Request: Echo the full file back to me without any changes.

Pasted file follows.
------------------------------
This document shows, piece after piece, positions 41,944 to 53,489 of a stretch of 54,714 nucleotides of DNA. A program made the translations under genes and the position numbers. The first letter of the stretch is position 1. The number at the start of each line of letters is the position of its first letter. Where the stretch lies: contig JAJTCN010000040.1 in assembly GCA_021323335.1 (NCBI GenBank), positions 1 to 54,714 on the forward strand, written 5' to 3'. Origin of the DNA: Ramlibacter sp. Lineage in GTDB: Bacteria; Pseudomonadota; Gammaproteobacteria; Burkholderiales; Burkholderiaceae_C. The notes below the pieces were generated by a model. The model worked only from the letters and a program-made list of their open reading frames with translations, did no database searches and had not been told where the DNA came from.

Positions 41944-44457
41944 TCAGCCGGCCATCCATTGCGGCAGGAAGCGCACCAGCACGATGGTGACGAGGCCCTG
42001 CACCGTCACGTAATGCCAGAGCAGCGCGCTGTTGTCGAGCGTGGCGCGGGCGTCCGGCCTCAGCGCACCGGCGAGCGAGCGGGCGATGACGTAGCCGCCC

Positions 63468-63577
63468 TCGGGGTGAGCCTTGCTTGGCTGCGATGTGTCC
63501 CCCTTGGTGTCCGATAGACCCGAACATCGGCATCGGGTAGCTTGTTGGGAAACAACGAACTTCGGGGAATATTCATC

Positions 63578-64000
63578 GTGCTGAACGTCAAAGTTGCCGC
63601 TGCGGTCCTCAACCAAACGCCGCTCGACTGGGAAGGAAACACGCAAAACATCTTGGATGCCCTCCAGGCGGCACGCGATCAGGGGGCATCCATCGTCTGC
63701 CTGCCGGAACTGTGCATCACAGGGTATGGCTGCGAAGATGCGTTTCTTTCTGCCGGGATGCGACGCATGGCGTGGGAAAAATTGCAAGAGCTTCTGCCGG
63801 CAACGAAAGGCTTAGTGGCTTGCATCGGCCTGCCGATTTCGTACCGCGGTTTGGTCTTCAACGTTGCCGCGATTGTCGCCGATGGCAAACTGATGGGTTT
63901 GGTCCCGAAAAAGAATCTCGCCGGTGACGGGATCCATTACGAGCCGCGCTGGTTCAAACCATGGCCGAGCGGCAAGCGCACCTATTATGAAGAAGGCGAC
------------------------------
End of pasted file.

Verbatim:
This document shows, piece after piece, positions 41,944 to 53,489 of a stretch of 54,714 nucleotides of DNA. A program made the translations under genes and the position numbers. The first letter of the stretch is position 1. The number at the start of each line of letters is the position of its first letter. Where the stretch lies: contig JAJTCN010000040.1 in assembly GCA_021323335.1 (NCBI GenBank), positions 1 to 54,714 on the forward strand, written 5' to 3'. Origin of the DNA: Ramlibacter sp. Lineage in GTDB: Bacteria; Pseudomonadota; Gammaproteobacteria; Burkholderiales; Burkholderiaceae_C. The notes below the pieces were generated by a model. The model worked only from the letters and a program-made list of their open reading frames with translations, did no database searches and had not been told where the DNA came from.

Positions 41944-44457
41944 TCAGCCGGCCATCCATTGCGGCAGGAAGCGCACCAGCACGATGGTGACGAGGCCCTG
42001 CACCGTCACGTAATGCCAGAGCAGCGCGCTGTTGTCGAGCGTGGCGCGGGCGTCCGGCCTCAGCGCACCGGCGAGCGAGCGGGCGATGACGTAGCCGCCC

Positions 63468-63577
63468 TCGGGGTGAGCCTTGCTTGGCTGCGATGTGTCC
63501 CCCTTGGTGTCCGATAGACCCGAACATCGGCATCGGGTAGCTTGTTGGGAAACAACGAACTTCGGGGAATATTCATC

Positions 63578-64000
63578 GTGCTGAACGTCAAAGTTGCCGC
63601 TGCGGTCCTCAACCAAACGCCGCTCGACTGGGAAGGAAACACGCAAAACATCTTGGATGCCCTCCAGGCGGCACGCGATCAGGGGGCATCCATCGTCTGC
63701 CTGCCGGAACTGTGCATCACAGGGTATGGCTGCGAAGATGCGTTTCTTTCTGCCGGGATGCGACGCATGGCGTGGGAAAAATTGCAAGAGCTTCTGCCGG
63801 CAACGAAAGGCTTAGTGGCTTGCATCGGCCTGCCGATTTCGTACCGCGGTTTGGTCTTCAACGTTGCCGCGATTGTCGCCGATGGCAAACTGATGGGTTT
63901 GGTCCCGAAAAAGAATCTCGCCGGTGACGGGATCCATTACGAGCCGCGCTGGTTCAAACCATGGCCGAGCGGCAAGCGCACCTATTATGAAGAAGGCGAC